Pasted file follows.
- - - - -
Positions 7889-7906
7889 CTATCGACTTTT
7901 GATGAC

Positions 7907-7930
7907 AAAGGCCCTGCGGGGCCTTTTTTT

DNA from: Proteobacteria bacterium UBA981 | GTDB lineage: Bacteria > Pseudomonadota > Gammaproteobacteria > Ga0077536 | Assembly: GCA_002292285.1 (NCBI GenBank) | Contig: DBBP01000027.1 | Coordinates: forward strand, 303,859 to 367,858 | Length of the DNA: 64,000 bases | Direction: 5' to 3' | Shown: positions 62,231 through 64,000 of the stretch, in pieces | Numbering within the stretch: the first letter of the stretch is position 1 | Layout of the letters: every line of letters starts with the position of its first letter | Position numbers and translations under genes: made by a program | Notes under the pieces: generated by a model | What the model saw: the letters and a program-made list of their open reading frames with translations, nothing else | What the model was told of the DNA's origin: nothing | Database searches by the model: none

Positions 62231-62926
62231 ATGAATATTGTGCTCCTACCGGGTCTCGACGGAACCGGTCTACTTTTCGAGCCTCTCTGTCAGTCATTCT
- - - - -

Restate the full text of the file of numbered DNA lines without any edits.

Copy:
Positions 7889-7906
7889 CTATCGACTTTT
7901 GATGAC

Positions 7907-7930
7907 AAAGGCCCTGCGGGGCCTTTTTTT

DNA from: Proteobacteria bacterium UBA981 | GTDB lineage: Bacteria > Pseudomonadota > Gammaproteobacteria > Ga0077536 | Assembly: GCA_002292285.1 (NCBI GenBank) | Contig: DBBP01000027.1 | Coordinates: forward strand, 303,859 to 367,858 | Length of the DNA: 64,000 bases | Direction: 5' to 3' | Shown: positions 62,231 through 64,000 of the stretch, in pieces | Numbering within the stretch: the first letter of the stretch is position 1 | Layout of the letters: every line of letters starts with the position of its first letter | Position numbers and translations under genes: made by a program | Notes under the pieces: generated by a model | What the model saw: the letters and a program-made list of their open reading frames with translations, nothing else | What the model was told of the DNA's origin: nothing | Database searches by the model: none

Positions 62231-62926
62231 ATGAATATTGTGCTCCTACCGGGTCTCGACGGAACCGGTCTACTTTTCGAGCCTCTCTGTCAGTCATTCT